WHY IV: SPEAKING THE UNSPEAKABLE

I was sexually abused

There are some things it’s just never the right time to talk about.

There have been times I’ve tried, and I find myself unable to open my mouth and speak the words. I am afraid of what people might think. I am afraid of what people might say, or not say. Moreover, I’m afraid of putting people in a position where they don’t know what to say or not say. I have been afraid that naming it makes it real, and perhaps if I don’t talk about it I can pretend it didn’t happen. There have been times when just saying the words would trigger a flashback, and it would feel like it was happening all over again. By comparison, talking about anorexia is as easy as telling you what I did at the weekend.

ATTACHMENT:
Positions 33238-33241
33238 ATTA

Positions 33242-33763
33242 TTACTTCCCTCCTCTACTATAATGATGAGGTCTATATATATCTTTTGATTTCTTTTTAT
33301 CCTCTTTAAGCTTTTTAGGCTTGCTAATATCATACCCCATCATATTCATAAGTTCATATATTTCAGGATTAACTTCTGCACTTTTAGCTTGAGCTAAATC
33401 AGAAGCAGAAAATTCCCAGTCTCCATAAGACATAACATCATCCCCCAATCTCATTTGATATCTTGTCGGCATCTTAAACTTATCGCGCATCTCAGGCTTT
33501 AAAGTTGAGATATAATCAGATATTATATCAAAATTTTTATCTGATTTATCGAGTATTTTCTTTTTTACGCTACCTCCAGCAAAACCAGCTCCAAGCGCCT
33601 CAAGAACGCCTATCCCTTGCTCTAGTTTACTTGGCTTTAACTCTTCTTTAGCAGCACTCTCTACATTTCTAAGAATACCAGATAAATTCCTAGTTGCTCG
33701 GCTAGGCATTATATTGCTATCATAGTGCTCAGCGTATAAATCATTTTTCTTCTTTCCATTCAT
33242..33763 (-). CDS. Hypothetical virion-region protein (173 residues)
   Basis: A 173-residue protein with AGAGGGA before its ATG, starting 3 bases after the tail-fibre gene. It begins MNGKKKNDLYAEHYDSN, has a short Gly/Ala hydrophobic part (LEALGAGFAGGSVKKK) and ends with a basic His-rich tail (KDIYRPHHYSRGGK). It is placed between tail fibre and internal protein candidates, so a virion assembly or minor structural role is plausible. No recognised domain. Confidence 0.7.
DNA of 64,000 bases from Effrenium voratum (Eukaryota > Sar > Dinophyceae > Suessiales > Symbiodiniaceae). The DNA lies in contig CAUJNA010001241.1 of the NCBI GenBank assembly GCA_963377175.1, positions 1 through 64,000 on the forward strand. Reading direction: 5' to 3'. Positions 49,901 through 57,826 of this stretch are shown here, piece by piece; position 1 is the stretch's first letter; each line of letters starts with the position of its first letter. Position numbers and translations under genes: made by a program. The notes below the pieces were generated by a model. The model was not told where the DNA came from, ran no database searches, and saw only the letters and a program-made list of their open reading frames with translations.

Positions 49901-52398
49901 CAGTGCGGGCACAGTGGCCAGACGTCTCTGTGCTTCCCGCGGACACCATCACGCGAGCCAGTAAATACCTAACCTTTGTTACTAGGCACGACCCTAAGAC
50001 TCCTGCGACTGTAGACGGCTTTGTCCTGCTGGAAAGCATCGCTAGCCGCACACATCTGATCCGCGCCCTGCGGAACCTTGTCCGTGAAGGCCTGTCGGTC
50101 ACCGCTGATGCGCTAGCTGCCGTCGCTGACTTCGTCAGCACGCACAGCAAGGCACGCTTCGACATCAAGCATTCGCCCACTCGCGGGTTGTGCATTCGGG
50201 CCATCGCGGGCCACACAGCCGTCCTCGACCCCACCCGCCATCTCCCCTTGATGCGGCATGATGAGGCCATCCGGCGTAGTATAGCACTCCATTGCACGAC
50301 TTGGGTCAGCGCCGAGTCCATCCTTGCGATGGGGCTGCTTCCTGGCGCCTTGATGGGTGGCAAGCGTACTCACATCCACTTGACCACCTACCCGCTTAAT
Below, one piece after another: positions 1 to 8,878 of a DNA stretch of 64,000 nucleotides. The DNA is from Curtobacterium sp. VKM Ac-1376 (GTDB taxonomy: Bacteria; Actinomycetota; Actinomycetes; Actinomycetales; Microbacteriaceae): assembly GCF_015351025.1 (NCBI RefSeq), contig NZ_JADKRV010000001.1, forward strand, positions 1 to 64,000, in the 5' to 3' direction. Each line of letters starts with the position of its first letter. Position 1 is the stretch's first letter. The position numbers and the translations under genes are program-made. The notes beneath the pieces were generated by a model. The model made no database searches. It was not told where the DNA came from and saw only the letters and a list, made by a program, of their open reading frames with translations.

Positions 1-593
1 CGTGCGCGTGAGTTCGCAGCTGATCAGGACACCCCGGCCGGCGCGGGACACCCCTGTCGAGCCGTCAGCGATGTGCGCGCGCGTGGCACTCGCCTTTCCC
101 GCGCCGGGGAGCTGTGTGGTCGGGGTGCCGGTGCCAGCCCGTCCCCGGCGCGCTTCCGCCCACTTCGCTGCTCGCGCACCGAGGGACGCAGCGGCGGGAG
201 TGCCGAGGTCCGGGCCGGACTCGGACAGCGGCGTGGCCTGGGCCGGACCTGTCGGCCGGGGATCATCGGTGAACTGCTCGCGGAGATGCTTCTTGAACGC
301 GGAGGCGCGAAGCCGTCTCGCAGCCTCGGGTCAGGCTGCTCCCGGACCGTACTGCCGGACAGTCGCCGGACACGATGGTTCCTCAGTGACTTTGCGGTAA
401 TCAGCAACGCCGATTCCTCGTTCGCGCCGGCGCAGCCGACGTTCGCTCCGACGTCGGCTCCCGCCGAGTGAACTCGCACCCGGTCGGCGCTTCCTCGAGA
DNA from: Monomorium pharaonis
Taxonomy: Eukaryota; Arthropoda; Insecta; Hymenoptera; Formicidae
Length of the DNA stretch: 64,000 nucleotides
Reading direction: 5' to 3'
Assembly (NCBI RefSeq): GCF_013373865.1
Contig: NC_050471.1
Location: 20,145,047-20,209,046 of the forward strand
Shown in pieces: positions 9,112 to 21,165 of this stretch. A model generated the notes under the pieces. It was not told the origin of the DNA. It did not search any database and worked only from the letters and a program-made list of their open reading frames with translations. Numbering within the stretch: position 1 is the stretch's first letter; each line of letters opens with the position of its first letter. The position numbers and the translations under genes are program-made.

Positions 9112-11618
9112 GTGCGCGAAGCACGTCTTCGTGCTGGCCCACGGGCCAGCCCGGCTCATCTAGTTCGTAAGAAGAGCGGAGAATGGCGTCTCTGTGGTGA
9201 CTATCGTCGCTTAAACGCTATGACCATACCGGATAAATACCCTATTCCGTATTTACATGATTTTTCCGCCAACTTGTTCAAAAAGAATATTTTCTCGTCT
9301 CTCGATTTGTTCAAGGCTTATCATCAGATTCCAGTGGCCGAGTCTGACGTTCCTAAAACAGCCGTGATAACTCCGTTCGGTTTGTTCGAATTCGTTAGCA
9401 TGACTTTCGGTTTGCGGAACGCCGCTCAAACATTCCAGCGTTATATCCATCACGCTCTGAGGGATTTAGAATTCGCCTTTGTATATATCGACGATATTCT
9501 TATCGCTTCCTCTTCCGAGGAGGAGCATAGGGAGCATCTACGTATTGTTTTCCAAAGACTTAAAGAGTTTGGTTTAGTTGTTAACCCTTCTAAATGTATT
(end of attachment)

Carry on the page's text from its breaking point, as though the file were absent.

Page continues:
The story of my recovery from eating disorders is impossible to tell without including the abuse (though I did briefly consider that as an option). They are inextricably tangled up together. It’s always felt important, if not vital, to communicate how my vulnerability in early recovery was preyed upon and taken advantage of. What else can I do to try and prevent the same happening to someone else?

Somehow drawing a figure on a page and putting the words in her mouth gives a degree of separation that makes naming it easier. Not comfortable: I don’t think it will ever be comfortable. But easier.

2 responses

  1. I’m a bit speechless myself. These three frames are incredibly powerful. I take my hat off to you. Well done!

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